An effective HACCP plan is a critical step for food and beverage manufacturers in the continuous process of monitoring food safety. As consumers push for greater assurances around the safety of their food, regulators have responded with more stringent regulations. Under the recently amended Food Safety Modernization Act (FSMA), the Hazard Analysis and Risk-Based Preventive Controls (HARPC) require food and beverage companies to implement controls in order to prevent or significantly minimize known or reasonably foreseeable potential hazards.
HARPC shares some commonalities with the Hazard Analysis and Critical Controls Points (HACCP) but shifts the focus from the reactive approach of HACCP to a more proactive approach. HARPC also extends oversight over a food and beverage processor or manufacturer’s entire supply chain and includes many more hazards than the three covered in HACCP (physical, chemical, and biological).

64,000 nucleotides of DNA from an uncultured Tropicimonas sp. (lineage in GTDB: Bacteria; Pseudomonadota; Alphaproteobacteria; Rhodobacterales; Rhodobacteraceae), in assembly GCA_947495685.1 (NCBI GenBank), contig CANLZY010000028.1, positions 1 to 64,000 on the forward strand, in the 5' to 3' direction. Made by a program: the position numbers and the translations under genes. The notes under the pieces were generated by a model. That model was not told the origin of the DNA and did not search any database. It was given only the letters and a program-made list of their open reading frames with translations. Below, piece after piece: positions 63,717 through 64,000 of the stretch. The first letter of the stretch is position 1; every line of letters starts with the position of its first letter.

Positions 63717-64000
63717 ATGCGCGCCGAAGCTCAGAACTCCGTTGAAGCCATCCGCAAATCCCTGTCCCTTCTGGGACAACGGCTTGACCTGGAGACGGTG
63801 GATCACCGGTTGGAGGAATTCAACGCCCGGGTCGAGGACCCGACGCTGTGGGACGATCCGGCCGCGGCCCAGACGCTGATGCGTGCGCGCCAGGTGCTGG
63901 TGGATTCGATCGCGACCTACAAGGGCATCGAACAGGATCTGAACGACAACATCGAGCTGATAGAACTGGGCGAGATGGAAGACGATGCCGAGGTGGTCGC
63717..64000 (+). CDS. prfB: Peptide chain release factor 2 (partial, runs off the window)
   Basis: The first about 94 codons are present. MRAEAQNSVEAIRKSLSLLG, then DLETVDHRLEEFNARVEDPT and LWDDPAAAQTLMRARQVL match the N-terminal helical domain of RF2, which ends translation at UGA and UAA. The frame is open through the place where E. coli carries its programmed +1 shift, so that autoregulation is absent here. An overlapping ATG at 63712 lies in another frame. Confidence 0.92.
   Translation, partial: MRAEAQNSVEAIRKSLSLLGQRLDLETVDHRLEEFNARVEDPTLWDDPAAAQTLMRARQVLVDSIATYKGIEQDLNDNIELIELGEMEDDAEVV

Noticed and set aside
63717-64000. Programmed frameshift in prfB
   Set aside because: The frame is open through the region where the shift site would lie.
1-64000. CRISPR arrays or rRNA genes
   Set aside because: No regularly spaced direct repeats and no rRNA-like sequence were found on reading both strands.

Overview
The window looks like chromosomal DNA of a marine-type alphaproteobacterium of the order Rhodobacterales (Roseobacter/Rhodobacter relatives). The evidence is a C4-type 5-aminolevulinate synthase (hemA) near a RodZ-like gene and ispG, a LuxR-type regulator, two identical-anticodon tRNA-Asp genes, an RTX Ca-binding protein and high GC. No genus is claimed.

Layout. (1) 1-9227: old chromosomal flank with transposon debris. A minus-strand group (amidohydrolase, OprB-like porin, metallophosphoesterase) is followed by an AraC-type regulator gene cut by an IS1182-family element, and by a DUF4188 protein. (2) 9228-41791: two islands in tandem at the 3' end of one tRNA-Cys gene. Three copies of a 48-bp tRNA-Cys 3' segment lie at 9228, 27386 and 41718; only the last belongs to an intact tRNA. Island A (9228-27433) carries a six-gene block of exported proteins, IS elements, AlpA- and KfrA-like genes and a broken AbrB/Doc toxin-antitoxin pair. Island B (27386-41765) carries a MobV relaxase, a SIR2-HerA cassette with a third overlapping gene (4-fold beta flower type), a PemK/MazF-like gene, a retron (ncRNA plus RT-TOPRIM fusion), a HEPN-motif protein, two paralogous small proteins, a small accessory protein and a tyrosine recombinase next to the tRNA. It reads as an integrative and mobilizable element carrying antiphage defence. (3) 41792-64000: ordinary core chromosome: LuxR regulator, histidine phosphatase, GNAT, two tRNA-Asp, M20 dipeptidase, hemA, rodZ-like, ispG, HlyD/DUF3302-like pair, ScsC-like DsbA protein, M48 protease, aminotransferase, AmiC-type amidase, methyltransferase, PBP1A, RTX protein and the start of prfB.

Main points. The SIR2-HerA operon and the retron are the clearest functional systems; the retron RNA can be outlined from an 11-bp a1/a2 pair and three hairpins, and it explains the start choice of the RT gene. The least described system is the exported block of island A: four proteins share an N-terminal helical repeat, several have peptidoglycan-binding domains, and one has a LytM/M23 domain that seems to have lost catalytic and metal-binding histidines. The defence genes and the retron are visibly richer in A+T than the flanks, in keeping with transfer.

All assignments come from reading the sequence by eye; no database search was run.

Regardless of the differences, food and beverage manufacturers seeking to effectively manage supply chain operations to the best of their ability leverage both HARPC and HACCP, as well as Current Good Manufacturing Practice (cGMP) practices. For businesses seeking to successfully meet HARPC requirements, HACCP serves as the optimal precursor.
Implementing and managing HACCP successfully in order to prepare for HARPC requires a technology component that can be easily and efficiently adapted to the business’ enterprise technology landscape. For many food and beverage manufacturers, SAP® can be used to seamlessly and effectively manage both HACCP and the greater business with unique industry features and options helpful to the quality control process.
For many food and beverage businesses, failure to meet HACCP standards comes down to a combination of human error, lack of supplier visibility, and poor documentation and organization controls. These issues are compounded by the fact that many businesses have multi-plant and multi-site operations, leaving them with a greater exposure to risk.